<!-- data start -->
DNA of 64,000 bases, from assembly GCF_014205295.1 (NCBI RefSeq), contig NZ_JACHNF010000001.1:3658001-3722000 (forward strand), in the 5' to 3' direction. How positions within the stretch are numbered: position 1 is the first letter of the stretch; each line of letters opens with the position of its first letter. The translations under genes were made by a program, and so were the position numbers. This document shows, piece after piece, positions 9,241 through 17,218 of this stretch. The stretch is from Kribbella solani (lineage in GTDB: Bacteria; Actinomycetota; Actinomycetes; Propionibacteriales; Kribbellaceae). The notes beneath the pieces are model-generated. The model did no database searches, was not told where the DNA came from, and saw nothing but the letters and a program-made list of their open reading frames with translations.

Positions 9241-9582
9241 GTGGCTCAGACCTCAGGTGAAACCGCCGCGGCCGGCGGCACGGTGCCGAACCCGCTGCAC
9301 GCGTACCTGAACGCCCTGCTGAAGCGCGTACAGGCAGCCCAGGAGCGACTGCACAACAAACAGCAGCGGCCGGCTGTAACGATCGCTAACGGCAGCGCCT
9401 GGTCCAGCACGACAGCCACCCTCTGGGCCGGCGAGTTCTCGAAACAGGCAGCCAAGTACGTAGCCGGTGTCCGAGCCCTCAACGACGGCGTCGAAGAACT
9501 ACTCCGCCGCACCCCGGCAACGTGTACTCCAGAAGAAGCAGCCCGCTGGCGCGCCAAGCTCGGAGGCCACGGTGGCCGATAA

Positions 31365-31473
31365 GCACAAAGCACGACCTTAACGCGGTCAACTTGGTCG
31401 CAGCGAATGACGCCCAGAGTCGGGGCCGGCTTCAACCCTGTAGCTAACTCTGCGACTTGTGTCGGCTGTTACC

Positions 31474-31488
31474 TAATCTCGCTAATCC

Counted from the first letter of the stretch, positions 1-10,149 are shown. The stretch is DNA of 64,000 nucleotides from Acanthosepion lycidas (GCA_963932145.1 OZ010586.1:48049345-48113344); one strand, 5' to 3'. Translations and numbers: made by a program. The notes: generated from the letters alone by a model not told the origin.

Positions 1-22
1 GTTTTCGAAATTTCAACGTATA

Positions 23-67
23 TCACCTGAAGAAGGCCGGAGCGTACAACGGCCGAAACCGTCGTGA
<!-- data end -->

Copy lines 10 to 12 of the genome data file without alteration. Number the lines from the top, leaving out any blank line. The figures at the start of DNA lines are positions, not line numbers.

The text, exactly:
Positions 31474-31488
31474 TAATCTCGCTAATCC

Counted from the first letter of the stretch, positions 1-10,149 are shown. The stretch is DNA of 64,000 nucleotides from Acanthosepion lycidas (GCA_963932145.1 OZ010586.1:48049345-48113344); one strand, 5' to 3'. Translations and numbers: made by a program. The notes: generated from the letters alone by a model not told the origin.